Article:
The Male fern was considered as an aphrodisiac and the root was used in love potions – but it was also used as a steam inhalation to clear congestion in the head. It was also used to clear tapeworms – and even in World War Two, children were encouraged to gather the fern roots for this medicinal quality as a useful home remedy.
Bracken was known as the ‘Fern-of-God’ in Ireland and it was believed that if you cut through the stem you could read the initials of Jesus Christ (J.C.) or if you cut the stem into three parts, you may see G.O.D.
Perhaps you might just be lucky enough to read the initials of your future spouse in the bracken stem or see the image of an oak tree – maybe even with King Charles hiding inside it!
Taking a bite of the first bracken fern of Spring was believed to help you avoid toothache all year!
Or it’s just possible that fern could confer perpetual youth on you!
And fern tied to a horse’s ears could keep the devil away and confound witches so they couldn’t harm the horse.
But do take care if you’re considering uprooting a fern – pulling up a fern could cause a storm or may affect you to lose your wits!
Burning bracken could also affect the weather and was thought to bring rain! It was widely believed that, “the burning of ferne doth draw down rain.”
But if you burnt fern leaves on 30th July, the feast day of St Abdon, the patron saint of cleanliness, and then scattered the remnants around the house, it could keep away insects – and any other unwanted guests!
It was said that you would lose your way and be followed by snakes if you wore fern…
But if you were a woman and were able to slip a fern into your beloved’s shoe, you would know he was yours forever (at least until he became lost to the wandering snakes!)
It was said that the Maidenhair fern (when mixed with bear grease, laudanum, lamp-black, and soot) would prevent baldness (so said Pliny).
And the small fern known as ‘wall rue’ (Asplenium ruta-muraria) was believed to keep witches away – but also was used as a remedy for rickets (‘the taint’) so giving it its other common name of ‘tentwort’.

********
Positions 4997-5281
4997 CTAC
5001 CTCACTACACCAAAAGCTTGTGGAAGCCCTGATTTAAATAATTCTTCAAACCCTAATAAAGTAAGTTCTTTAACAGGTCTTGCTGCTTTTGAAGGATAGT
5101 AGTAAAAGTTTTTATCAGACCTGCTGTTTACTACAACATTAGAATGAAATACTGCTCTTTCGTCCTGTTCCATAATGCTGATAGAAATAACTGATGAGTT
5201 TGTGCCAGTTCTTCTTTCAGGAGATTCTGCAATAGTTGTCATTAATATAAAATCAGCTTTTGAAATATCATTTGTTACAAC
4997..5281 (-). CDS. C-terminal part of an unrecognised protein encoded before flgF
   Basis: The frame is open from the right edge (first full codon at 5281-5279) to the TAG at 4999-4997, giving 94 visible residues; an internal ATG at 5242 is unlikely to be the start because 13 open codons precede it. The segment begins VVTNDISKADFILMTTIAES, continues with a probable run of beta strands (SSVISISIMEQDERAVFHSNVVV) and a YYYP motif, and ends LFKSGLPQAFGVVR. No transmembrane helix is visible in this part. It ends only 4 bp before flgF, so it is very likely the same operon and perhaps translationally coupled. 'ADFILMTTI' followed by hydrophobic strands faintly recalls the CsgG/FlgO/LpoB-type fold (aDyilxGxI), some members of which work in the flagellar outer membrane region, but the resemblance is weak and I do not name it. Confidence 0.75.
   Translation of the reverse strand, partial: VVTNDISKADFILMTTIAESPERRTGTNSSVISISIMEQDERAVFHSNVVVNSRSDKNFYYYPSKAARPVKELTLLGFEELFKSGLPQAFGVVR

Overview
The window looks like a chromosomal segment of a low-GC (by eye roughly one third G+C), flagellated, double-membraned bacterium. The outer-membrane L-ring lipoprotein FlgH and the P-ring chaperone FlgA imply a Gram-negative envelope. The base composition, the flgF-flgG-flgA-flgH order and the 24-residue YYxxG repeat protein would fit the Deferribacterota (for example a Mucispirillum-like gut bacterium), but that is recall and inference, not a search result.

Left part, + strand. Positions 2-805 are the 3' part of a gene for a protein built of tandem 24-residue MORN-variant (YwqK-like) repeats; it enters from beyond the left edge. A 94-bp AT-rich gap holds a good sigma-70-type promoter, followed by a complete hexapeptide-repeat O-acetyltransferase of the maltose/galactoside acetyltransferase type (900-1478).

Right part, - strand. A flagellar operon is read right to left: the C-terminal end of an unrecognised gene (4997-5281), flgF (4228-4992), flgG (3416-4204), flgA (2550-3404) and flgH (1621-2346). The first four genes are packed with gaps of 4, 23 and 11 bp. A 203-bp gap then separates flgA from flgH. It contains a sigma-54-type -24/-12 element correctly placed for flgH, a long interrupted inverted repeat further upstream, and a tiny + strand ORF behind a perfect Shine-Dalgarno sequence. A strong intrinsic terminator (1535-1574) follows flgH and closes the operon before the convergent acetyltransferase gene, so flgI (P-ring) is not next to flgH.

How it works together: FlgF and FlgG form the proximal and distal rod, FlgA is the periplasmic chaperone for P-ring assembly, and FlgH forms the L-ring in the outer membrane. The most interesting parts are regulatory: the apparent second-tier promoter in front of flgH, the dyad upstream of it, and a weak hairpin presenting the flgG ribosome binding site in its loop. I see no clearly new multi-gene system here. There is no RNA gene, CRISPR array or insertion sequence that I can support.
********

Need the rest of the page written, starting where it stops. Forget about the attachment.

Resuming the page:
Ferns have been used medicinally since ancient times. As well as the previously mentioned remedies –
Today, fern is considered toxic and should never be self-administered for any condition.
Fern was also a very practical plant and was used as fuel, for thatching, bedding (especially for animals), and as a compost or mulch. It was also gathered and burned to make potash which was used as an ingredient in glass and soap.
So ferns, while they may seem inconsequential plants today, were an important part of everyday lives in history - a useful plant for warmth and cleanliness in the home and stable and a vital nutrient in the garden.
It was common folk remedy that everyone had access to – and as such a special plant, seemed to have a particular power all of its own, for protection, treasure, power – and that ultimate, elusive, gift of invisibility!
My ferns artwork is created from my fern drawings, which I scan into the computer and combine with previously-drawn Celtic knotwork that I'm using for this Celtic Tree collection...
I then digitise or 'vectorise' the drawings so that I can combine them all digitally with my calligraphy lettering to create the artwork...
How to Buy my Celtic Fern Artwork
I've actually created two versions of my Celtic Fern art:
Please click on the above images to see them larger...
How to buy my Fern art prints & products...
You can buy my Celtic Fern art as wall art prints and home products from my Redbubble store:
Also available at:
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More about my stockists here - plus why I decided to go with print-on-demand for my art...
Explore more Celtic art here and more Celtic tree art here..
Learn all about the Celtic Tree Calendar and see my other trees here...
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Please note that the information in this piece is for entertainment only and should not be used to diagnose or prescribe for health purposes.